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Logo of nihpaAbout Author manuscriptsSubmit a manuscriptHHS Public Access; Author Manuscript; Accepted for publication in peer reviewed journal;
Eng Comput. Author manuscript; available in PMC 2010 July 19.
Published in final edited form as:
Eng Comput. 2009; 25(1): 3–13.
doi:  10.1007/s00366-008-0109-y
PMCID: PMC2905827

Nanoshell-mediated laser surgery simulation for prostate cancer treatment


Laser surgery, or laser-induced thermal therapy, is a minimally invasive alternative or adjuvant to surgical resection in treating tumors embedded in vital organs with poorly defined boundaries. Its use, however, is limited due to the lack of precise control of heating and slow rate of thermal diffusion in the tissue. Nanoparticles, such as nanoshells, can act as intense heat absorbers when they are injected into tumors. These nanoshells can enhance thermal energy deposition into target regions to improve the ability for destroying larger cancerous tissue volumes with lower thermal doses. The goal of this paper is to present an integrated computer model using a so-called nested-block optimization algorithm to simulate laser surgery and provide transient temperature field predictions. In particular, this algorithm aims to capture changes in optical and thermal properties due to nanoshell inclusion and tissue property variation during laser surgery. Numerical results show that this model is able to characterize variation of tissue properties for laser surgical procedures and predict transient temperature fields comparable to those measured by in vivo magnetic resonance temperature imaging techniques. Note that the computational approach presented in the study is quite general and can be applied to other types of nanoparticle inclusions.

Keywords: Laser-induced thermal therapy, Nanoparticles, Prostate cancer, Laser-tissue interaction, Bioheat transfer, Finite element method

1 Introduction

The latest statistics shows that cancer remains one of the leading causes of death in the United States [22]. However, advances in nanotechnology and its applications in biomedical science and engineering over the past two decades have enabled numerous innovative and more effective cancer diagnosis and treatment modalities [3, 7, 10]. Treatment by traditional surgical resection procedures are a surgeon's standard approach for removal of well-defined primary tumors in non-vital regions. This technique is extremely invasive and usually associated with high morbidity. In contrast, thermal therapies employing a variety of heat sources including laser, focused ultrasound, and microwaves have benefits over conventional cancer treatment alternatives [12, 13, 19, 25, 26]. These treatment therapies are minimally invasive and can provide an alternative option to treat solid tumors embedded in vital regions. Technological advancements, such as actively cooled applicators and high power diode lasers, have made laser-induced thermal therapy more efficient, economical, and safer than other thermal therapeutic modalities. Some advantages include that laser-induced thermal therapy can be used to treat tumors more rapidly than other modalities and have more control over perfusion effects. Additionally, lasers do not require a complicated setup that involves grounding pads and can be incorporated safely into any imaging environment, including MRI, with minimal induced image artifacts. The interaction between multiple probes for treating larger tumors can be synergistic and fully compatible with MRI for online monitoring.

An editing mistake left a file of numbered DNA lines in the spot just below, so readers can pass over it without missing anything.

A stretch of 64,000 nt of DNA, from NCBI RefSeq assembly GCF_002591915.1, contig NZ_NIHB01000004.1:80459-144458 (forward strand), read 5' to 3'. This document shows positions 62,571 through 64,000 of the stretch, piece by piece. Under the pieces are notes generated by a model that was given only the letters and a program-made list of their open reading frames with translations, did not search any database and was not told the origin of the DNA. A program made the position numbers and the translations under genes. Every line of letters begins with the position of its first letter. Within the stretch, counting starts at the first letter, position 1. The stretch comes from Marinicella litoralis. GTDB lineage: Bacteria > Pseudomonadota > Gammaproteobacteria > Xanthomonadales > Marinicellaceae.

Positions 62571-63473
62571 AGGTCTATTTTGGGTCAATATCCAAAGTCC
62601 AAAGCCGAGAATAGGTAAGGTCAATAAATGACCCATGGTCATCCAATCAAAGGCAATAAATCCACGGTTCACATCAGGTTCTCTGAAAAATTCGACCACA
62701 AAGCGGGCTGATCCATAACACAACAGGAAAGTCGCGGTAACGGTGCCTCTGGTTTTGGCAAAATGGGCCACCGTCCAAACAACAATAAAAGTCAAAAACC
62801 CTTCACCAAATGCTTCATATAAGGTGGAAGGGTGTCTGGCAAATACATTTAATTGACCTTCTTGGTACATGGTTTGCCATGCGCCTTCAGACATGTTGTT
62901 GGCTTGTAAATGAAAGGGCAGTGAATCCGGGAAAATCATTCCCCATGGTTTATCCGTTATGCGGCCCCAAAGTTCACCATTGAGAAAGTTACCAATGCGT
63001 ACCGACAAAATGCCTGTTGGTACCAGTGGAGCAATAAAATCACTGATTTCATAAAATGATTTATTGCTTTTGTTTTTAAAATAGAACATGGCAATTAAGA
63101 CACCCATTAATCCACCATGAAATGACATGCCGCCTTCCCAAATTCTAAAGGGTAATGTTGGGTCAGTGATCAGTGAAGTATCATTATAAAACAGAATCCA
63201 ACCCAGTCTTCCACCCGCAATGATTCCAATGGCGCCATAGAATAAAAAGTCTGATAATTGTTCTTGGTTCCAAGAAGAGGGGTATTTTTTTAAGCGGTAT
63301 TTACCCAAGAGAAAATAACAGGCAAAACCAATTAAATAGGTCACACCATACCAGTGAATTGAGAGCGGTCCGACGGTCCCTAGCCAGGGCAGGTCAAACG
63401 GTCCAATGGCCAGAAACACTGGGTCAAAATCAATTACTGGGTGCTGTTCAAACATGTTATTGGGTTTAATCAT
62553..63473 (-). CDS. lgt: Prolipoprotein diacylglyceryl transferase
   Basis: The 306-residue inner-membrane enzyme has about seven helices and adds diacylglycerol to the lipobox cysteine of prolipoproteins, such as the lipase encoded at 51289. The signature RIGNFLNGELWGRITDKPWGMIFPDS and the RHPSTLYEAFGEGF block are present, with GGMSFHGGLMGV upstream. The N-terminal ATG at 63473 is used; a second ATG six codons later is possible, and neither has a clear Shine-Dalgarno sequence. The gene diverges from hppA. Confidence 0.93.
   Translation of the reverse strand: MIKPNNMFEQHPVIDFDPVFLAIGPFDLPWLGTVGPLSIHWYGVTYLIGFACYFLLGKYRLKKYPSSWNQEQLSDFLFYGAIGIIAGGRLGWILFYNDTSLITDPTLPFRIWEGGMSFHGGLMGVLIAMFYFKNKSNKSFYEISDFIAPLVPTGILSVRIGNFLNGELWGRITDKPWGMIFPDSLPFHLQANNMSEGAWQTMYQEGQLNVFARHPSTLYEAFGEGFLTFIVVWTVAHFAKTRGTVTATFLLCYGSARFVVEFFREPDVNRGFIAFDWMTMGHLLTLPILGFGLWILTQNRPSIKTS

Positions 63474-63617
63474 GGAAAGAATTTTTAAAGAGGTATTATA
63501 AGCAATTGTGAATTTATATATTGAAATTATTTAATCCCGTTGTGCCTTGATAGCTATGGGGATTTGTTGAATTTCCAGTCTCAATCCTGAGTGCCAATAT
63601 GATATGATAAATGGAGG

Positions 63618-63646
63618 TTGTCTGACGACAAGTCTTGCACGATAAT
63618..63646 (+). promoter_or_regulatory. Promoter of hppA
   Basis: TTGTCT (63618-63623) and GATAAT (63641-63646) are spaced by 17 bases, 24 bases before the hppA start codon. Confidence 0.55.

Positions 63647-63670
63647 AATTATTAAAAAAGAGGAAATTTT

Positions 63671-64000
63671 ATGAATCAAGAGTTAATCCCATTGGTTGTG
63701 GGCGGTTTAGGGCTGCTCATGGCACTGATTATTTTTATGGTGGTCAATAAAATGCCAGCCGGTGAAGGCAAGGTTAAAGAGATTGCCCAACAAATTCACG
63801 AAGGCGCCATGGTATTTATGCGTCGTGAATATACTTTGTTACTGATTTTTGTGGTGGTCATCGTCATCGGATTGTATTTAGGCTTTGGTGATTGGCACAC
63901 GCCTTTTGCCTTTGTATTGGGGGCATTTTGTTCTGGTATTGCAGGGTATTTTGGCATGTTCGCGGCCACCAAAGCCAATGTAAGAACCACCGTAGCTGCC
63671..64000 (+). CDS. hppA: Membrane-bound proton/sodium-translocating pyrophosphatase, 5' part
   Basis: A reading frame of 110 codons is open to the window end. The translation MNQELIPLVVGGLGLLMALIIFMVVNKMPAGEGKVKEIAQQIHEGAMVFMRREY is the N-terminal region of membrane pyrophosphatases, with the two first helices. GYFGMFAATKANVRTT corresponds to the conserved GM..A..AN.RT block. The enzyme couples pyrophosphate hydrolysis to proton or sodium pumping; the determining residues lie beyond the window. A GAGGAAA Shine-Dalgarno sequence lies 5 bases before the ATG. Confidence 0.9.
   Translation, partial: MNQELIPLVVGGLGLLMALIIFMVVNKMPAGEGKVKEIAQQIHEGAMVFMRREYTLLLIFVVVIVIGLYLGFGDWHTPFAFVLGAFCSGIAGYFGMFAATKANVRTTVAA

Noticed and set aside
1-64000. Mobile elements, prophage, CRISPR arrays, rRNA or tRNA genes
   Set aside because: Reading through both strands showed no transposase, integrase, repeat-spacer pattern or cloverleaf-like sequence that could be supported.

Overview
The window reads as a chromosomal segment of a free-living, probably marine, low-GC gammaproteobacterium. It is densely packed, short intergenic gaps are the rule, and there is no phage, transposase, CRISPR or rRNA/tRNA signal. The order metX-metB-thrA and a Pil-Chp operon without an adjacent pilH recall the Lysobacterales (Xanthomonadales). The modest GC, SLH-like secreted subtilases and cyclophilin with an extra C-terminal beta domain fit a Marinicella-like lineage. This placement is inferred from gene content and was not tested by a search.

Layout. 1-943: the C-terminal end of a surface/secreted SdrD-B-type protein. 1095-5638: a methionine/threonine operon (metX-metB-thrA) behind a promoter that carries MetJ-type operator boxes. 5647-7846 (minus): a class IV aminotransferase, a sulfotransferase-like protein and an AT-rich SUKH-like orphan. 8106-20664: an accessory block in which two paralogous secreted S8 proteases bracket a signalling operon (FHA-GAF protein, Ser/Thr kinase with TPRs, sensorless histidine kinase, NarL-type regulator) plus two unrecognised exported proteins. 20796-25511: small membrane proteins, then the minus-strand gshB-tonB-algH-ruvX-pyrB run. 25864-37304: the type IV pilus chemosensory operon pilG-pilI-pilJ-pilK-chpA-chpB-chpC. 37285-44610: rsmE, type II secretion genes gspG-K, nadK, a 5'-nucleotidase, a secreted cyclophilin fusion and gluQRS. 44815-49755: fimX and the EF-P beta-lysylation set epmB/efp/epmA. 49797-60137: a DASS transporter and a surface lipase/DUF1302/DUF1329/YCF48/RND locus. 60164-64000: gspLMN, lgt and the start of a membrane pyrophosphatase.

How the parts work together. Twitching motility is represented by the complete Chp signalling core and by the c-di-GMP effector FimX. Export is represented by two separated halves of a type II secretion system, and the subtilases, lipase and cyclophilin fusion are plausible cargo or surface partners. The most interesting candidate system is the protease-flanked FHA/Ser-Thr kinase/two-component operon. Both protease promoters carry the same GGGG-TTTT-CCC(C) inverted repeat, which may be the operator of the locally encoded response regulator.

On the other hand, nanoshell-mediated laser surgery is able to direct thermal energy into target regions delivered by optical fibers to provide a lethal dose of heat while minimizing damage to surrounding tissue [9]. In particular, laser surgery promises effective treatment of small, poorly-defined metastases or other tumors embedded within vital regions. In this study, we consider a special class of nanoparticles known as nanoshells, which can act as intense infrared absorbers which increase the thermal deposition of laser energy into tumors. In particular, nanoshells provide a potential means to (a) enhance the delivery of laser-induced thermal energy via distributing the heat source from the fiber to the surrounding vasculature and/or, (b) provide a highly conformal and targeted approach to laser-induced thermal therapy in which normal tissue is spared and tumor tissue is ablated with a high level of specificity. Typically nanoshells consist of a concentric spherical dielectric (silica) core and a thin metal coating (Au) shell. The diameters of nanoshells are usually in the 110 to 120 nm range and have been shown to be effective mediated agents to control the temperature field. Nanoshells possess a highly tunable plasmon resonance which determines the particle's scattering and absorbing properties. The plasmon resonance, one of the nanoshell's optical properties, can be tuned across a broad range of the light spectra from the ultra-violet to the infrared by controlling the ratio between the radius of the core and the thickness of the shell layer [1, 11]. When nanoshells are injected to the target region, laser-induced thermal energy can be delivered to specified locations and greatly enhance heat absorption in tumor regions due to the change of optical properties in the tissue [6].